"It's your job to be a father, not a mechanic, Master Bruce."
This piece of dialogue essentially encapsulates Tomasi's writing of Bruce and Damian Wayne not only as Batman and Robin but also as father and son. I'm quite pleased that he's taking the time to develop this relationship alongside the plot for his series which is finally beginning to take shape in this issue, Bad Blood.
Remember that first scenes in the first issue that made no sense unless you're familiar with Grant Morrison's Batman Inc.? Well, I suppose I need to do a short background now. Basically, Bruce Wayne decided to expand or 'franchise' his mask and costume into a network that aims to recruit crime fighters across the globe who will work under his name, hence Batman Incorporated. One of the several projects is the man-bat army which you should keep in mind because that's awesome and you will see more of it pretty soon in other Batman titles. Now the villain who appears in the first issue is called 'Nobody' who seemed to be targeting and murdering Wayne-financed crusaders. Said villain confronts Bruce Wayne while they're both out of their costumes and it's pretty hilarious that he just laid out his plans to destroy everything Batman stands for during a sunny afternoon with children running around, playing. I wasn't entirely convinced that I'm supposed to take this guy seriously (especially since he reminds me of Morpheus from The Matrix) but hopefully my first impression will be just that.
Gleason's art for this issue looks great but the landscape details seem to be lacking. More often than not, I'm not even sure where we're supposed to be. That's not my only critique for this issue. The part that bugs me the most is the length it took for me to finish it without being completely engrossed (unless of course I focus all my attention on the father-son tension). It seems to me that Tomasi might be taking his time in a unremarkable pace that could lose a reader's interest. However, I do enjoy how contradictory Bruce Wayne's motivation and treatment when it comes to Damian. He considers it an obligation to repair him somehow, to which Alfred iterates that being a parent means so much more than doing that. But in spite of Bruce expressing such a sentiment, he is being realistic about it as well. He knows Damian will never have another life aside from a violence-ridden one, so his goal really is to at least curb the boy's impulses and turn it into something meaningful and noble, hence the crime-fighting. But is that enough?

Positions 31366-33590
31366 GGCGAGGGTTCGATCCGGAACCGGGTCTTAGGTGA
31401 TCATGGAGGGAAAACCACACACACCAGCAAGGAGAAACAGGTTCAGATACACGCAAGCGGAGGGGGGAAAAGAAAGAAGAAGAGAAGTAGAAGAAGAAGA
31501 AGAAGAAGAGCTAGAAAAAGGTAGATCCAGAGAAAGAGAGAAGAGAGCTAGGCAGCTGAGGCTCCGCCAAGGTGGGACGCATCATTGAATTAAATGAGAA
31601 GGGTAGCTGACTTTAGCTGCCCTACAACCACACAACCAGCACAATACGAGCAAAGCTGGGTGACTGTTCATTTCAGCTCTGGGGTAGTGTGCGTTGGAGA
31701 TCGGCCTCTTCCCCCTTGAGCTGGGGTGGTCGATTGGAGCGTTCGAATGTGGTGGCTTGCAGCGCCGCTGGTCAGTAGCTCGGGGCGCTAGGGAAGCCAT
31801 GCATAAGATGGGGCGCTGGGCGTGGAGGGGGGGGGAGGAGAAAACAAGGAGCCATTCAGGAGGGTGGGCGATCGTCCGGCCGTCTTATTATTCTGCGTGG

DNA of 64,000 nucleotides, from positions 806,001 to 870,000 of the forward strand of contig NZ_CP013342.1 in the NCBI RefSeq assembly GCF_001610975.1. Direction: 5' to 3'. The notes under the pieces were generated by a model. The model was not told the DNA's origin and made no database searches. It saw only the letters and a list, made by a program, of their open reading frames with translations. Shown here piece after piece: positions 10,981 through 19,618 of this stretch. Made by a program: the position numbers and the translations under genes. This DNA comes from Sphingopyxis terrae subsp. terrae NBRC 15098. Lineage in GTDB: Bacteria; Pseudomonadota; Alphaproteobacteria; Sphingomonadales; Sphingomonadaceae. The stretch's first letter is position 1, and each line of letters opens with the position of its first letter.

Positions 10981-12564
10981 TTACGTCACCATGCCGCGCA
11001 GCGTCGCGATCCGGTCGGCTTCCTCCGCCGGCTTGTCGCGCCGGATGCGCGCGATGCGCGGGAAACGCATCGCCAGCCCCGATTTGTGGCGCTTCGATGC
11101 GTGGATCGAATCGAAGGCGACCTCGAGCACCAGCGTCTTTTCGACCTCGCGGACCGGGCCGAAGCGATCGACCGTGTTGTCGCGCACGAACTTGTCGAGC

And though his heart is in the right place, Bruce neglects the simplest of parent-child interactions which is to tell your son you're proud of him. Alfred pointed this out quickly which seemed to only baffle Bruce. To him, acknowledging his son's performance as 'commendable' is the best fatherly compliment he could give. There's this interesting set of panels in the middle where Damian kills a bat from the cave and throws the carcass away, all the while Alfred watches from the shadows with a worried look on his face. I interpreted that scene as an indication of the widening chasm between Bruce and Damian and how neither of them can entirely accept each other underneath the mask. Damian doesn't seem at all that dismissive towards his father as much as he likes to project; I believe he certainly wants to feel something more than fleeting admiration for a man who is the legendary Dark Knight and I think this creates the tension and complicates their interactions.
In that sense, this issue did a fantastic job adding another dimension to the dynamic (with Alfred as another way for readers to look at the relationship in a different perspective), but it wasn't one that I would consider a solid installment by itself in its entirety. It's too short and lacked the action and suspense which I felt the zero issue was able to emulate before. But I still have high hopes that Tomasi and Gleason will deliver in the next ones.
*I'm giving it some credit for the Bruce-Damian-Alfred angle